By hosting him, Madina virtually declared war on the rest of Arabia and its bloodthirsty tribes who had ganged up against the new faith and it’s Prophet (pbuh). In fact, they were plotting to kill him the night he fled with his comrade Abu Bakr to Madina.

No wonder Madina always enjoyed a special place in the Prophet’s heart and in Islamic history. Even after Makkah fell within a few years, Madina remained his home and eventually became his last abode. It remained the seat of power when Islam spread to the length and breadth of Arabia and beyond.

It is here from this historical mosque that the first great caliphs ruled the vast empire of faith. The fate of powerful empires, like Rome and Persia, was determined right here in Masjid an-Nabawi.

The awareness of this history makes visits to this great mosque and the city even more special. To most believers though, Madina is special because their beloved Prophet (pbuh) lies resting here. It is the home of their beloved – the city of love.

The last time I visited Madina, I had called my mother in India from inside the mosque to tell her I had conveyed her Salam to the Prophet (pbuh). She had been overjoyed and cried. Today, both my parents are not around and I offered Salam on their behalf. I also said Salam and prayed again and again for the dispossessed and persecuted people everywhere.

God knows we need those prayers and divine help like never before. We stand at one of the most critical points in our history. Today, Islam is the fastest-growing religion in the world and, in a few decades, Muslims are expected to overtake Christians as the world’s largest religious community. Yet, Muslims are perhaps the most persecuted community in the world, utterly helpless in the face of tyranny, genocide and oppression.

The madness in Myanmar is a world apart from the peace and tranquillity of Makkah and Madina. But throughout this Haj, the plight and helplessness of Rohingya Muslims have been on the minds of most pilgrims.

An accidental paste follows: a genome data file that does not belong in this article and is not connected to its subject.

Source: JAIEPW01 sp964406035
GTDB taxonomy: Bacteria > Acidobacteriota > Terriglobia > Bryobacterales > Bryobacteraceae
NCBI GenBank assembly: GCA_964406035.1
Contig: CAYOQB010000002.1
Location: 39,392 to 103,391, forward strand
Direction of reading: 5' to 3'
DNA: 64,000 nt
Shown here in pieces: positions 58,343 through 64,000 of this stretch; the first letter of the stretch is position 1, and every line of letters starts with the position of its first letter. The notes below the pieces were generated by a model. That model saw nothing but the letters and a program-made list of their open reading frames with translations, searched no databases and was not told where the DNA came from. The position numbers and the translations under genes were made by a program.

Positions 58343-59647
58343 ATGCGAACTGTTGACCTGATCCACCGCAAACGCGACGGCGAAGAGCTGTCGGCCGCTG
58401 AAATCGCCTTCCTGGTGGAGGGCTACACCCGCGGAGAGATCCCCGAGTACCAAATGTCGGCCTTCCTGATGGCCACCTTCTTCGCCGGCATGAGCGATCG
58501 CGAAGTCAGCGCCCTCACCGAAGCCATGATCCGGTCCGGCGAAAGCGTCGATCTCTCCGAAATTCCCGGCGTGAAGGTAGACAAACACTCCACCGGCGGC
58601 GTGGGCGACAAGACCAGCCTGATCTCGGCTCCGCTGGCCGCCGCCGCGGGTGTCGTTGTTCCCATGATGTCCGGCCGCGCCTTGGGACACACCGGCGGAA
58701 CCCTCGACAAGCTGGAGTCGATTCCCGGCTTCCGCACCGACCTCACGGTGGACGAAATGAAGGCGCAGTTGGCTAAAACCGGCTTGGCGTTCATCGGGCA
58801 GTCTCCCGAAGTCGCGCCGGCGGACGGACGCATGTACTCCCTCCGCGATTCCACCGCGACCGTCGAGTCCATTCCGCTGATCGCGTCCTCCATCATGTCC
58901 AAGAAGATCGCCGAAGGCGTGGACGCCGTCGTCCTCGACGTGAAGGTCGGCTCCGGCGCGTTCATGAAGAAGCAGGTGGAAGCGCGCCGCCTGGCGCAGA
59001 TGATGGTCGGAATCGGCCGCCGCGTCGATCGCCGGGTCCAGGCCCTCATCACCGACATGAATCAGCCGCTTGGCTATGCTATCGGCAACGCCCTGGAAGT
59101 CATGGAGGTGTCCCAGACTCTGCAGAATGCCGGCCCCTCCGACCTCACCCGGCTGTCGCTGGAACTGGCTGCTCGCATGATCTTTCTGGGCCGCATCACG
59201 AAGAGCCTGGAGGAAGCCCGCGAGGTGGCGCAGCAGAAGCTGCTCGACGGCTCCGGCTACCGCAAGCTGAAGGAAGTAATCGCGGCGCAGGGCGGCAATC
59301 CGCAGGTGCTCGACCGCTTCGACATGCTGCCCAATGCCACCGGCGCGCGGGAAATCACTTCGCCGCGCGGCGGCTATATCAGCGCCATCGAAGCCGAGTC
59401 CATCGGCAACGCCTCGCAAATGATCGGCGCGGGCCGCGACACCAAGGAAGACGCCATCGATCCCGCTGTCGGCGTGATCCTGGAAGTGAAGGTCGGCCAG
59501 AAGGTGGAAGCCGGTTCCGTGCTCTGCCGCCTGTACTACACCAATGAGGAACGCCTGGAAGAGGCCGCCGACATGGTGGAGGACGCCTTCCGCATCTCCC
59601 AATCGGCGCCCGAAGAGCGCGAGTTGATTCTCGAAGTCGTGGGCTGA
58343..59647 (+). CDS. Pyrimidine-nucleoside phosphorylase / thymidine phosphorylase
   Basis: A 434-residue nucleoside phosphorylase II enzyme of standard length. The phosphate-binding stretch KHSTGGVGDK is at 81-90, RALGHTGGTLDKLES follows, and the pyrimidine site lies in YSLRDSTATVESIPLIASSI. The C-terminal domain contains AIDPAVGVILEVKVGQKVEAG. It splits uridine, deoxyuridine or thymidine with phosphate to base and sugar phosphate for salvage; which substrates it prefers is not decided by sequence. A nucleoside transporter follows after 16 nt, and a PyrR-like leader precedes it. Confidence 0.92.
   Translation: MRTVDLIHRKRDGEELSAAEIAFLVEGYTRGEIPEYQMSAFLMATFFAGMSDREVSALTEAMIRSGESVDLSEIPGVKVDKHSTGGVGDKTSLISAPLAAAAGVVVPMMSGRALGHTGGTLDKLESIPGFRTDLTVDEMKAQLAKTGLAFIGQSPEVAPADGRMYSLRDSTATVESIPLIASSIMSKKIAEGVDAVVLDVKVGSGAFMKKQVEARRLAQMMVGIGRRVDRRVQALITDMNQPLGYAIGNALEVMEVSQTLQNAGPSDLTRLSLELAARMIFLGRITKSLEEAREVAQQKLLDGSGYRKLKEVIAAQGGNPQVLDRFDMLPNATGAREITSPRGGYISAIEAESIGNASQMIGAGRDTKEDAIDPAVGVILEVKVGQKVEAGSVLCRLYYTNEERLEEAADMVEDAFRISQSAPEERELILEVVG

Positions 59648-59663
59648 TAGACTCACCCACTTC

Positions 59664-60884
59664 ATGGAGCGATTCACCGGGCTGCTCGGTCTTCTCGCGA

Many of us here have been endlessly praying for our helpless brothers and sisters in Burma and elsewhere. What else can one do? Prayers are all that we seem to have. But what about those who have power and infinite resources at their disposal? Why are they silent? Why do they not do something? What are they waiting for?

Watching the spiritual grandeur of the two holy cities and the ceaseless ardour and passion of the faithful, it is hard to imagine that this lot can ever abandon its own to be slaughtered and raped by a ruthless mob in uniform.

But that’s the truth. The Rohingya – the world’s most persecuted religious minority, according to the UN – have been forsaken once again at the most critical point in their history. For many around the world, Myanmar is like another planet.

The stray and feeble voices of protest by the UN and rights groups have so far fallen on deaf ears. World leaders are busy with far more important things like the tantrums of North Korea and mind-numbing intricacies of Brexit talks. The massacre of a few thousand Muslims is hardly earth-shattering news. Especially when the Islamic world itself doesn’t seem to give two hoots.

Yet many around the world are watching the Rohingya genocide with interest as what happens in Myanmar and how the so-called Ummah responds to it may serve as a template for many such conflict zones around the world. Already, there have been calls by our Hindutva friends to turn India into a Myanmar for its Muslims.

With our indifference and inaction, we are not only betraying Myanmar’s Muslims but we may also be paving the way for more such tragedies around the world. If we do not act and soon, there will be a catastrophic price to pay. That is the message from the Haram.